The bodhisattva Kannon

From Japan
Kamakura period, 14th century AD

Kannon (Sanskrit: Avalokiteshvara) was one of the principal bodhisattvas of Mahayana Buddhism in east Asia. In Jōdo ('Pure Land') Buddhism he often appears with the bodhisattva Seishi (Sanskrit: Mahasthamaprapta) flanking the Buddha Amida (Sanskrit: Amitabha) in a triad welcoming the souls of the dead into the Western Paradise. In this statue, Kannon is shown in traditional welcoming posture and originally held a lotus flower which had the power to carry the faithful to paradise.

The structural technique used is yosegi zukuri, which means that the statue is made of hollow components fitted together. The decoration on the robes, consisting of leaves, waves, hatching and linked swastikas, is all of gold foil typical of sculpture of the Kamakura period (1185-1333).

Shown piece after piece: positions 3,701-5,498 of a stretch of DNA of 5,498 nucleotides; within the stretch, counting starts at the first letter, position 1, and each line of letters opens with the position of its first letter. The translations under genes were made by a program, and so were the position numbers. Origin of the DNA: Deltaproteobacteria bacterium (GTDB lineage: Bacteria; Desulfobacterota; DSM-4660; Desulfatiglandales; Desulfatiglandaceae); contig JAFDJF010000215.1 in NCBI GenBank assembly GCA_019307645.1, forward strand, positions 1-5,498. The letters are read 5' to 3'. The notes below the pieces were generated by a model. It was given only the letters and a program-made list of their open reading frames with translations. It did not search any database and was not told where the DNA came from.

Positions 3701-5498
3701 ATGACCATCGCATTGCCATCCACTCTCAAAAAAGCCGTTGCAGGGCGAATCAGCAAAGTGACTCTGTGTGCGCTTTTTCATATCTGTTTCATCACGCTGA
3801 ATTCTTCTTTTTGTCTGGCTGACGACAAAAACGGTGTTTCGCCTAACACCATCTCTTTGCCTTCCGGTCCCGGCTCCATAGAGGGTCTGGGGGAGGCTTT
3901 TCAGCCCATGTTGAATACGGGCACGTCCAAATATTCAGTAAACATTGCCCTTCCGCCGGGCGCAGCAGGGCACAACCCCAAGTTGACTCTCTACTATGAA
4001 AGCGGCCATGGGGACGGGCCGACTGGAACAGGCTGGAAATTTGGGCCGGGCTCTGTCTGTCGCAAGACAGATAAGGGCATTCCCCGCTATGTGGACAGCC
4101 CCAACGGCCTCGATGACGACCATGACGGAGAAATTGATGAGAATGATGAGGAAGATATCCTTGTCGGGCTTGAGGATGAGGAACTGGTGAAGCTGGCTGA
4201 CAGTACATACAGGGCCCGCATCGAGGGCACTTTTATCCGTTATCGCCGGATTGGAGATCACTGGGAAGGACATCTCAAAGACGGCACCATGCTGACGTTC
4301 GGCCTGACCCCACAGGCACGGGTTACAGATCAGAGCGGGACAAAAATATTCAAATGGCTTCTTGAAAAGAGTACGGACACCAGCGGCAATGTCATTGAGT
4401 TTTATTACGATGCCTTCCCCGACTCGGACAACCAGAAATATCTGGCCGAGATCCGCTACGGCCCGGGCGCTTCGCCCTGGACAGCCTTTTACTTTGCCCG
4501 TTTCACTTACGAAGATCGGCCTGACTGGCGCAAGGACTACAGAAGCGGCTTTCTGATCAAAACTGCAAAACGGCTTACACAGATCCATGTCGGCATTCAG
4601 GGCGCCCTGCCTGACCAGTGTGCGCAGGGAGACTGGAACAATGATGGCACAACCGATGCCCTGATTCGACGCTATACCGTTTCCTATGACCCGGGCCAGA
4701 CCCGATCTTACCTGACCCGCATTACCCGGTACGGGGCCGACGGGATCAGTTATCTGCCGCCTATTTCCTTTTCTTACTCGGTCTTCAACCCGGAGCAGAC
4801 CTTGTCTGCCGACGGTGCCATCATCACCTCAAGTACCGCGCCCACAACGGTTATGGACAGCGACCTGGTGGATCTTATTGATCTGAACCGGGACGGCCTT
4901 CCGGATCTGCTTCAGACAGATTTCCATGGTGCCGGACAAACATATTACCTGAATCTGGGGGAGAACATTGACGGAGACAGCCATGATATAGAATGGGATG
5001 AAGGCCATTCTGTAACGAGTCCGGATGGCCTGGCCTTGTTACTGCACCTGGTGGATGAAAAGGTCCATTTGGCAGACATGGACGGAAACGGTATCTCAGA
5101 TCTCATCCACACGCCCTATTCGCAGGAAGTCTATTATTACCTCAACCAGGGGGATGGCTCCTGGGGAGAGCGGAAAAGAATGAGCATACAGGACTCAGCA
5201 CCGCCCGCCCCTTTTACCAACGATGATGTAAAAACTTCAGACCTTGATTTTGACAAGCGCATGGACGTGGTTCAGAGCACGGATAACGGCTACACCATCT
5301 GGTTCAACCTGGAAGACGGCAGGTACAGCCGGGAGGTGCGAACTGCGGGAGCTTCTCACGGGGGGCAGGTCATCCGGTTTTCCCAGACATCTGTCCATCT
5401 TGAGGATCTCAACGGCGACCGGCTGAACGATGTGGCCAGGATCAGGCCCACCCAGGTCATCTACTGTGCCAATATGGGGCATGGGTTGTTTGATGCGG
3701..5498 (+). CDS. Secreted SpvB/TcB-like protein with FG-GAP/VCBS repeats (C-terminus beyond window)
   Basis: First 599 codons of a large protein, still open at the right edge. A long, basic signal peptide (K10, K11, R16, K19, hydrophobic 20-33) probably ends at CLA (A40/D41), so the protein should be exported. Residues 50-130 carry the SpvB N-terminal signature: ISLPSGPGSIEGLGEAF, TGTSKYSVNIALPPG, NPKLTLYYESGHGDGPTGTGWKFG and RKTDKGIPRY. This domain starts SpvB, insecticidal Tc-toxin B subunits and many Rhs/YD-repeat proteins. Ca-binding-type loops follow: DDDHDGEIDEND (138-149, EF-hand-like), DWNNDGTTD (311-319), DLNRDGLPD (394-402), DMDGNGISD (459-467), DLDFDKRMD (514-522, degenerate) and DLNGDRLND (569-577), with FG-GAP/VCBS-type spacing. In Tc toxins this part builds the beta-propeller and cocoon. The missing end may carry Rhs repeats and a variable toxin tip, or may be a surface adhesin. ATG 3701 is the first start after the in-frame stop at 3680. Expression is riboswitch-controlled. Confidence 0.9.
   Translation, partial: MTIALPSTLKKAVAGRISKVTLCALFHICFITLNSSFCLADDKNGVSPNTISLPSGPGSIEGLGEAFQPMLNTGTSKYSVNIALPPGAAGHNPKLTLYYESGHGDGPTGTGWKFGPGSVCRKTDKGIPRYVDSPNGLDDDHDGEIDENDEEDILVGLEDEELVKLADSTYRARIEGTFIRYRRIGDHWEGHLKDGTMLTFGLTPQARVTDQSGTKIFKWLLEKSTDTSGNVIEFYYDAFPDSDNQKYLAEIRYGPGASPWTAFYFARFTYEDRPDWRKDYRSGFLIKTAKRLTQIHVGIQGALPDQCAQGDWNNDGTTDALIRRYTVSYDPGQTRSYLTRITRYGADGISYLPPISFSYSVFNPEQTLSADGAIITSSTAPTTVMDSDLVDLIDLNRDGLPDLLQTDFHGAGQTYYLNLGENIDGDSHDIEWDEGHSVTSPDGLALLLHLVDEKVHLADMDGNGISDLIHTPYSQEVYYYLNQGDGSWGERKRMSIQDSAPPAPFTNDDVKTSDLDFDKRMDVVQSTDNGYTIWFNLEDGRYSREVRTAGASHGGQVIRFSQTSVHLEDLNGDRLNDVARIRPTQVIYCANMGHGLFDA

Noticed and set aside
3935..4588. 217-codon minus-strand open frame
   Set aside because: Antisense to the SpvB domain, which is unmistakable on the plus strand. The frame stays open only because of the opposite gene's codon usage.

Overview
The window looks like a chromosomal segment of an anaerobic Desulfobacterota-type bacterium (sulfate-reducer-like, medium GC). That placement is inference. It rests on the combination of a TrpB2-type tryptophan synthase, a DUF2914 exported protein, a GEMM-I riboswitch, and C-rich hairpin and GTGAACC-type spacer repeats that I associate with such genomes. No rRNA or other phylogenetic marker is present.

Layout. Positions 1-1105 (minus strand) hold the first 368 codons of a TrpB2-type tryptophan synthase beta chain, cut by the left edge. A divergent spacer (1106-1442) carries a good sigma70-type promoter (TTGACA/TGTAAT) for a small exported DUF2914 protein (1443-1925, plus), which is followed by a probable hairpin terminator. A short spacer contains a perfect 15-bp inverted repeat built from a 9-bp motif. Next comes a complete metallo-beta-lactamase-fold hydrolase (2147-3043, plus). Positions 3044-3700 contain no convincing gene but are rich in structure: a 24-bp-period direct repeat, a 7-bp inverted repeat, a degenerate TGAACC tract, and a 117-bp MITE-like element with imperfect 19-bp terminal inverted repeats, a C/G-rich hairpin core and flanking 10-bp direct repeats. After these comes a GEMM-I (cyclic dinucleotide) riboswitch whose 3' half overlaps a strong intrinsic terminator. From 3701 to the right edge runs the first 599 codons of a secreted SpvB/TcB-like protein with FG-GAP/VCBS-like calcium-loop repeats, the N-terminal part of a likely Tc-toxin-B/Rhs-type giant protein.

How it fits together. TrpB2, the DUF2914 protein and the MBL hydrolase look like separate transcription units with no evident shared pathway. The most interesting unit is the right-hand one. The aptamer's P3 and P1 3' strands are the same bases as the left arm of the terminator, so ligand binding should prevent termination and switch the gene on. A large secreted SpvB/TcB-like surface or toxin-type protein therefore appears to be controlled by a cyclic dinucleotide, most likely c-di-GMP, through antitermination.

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More information


L. Smith, V. Harris and T. Clark, Japanese art: masterpieces in (London, The British Museum Press, 1990)

W. Zwalf (ed.), Buddhism: art and faith (London, The British Museum Press, 1985)


Height: 87.000 cm

Museum number

Asia JA 1886.3-22.7



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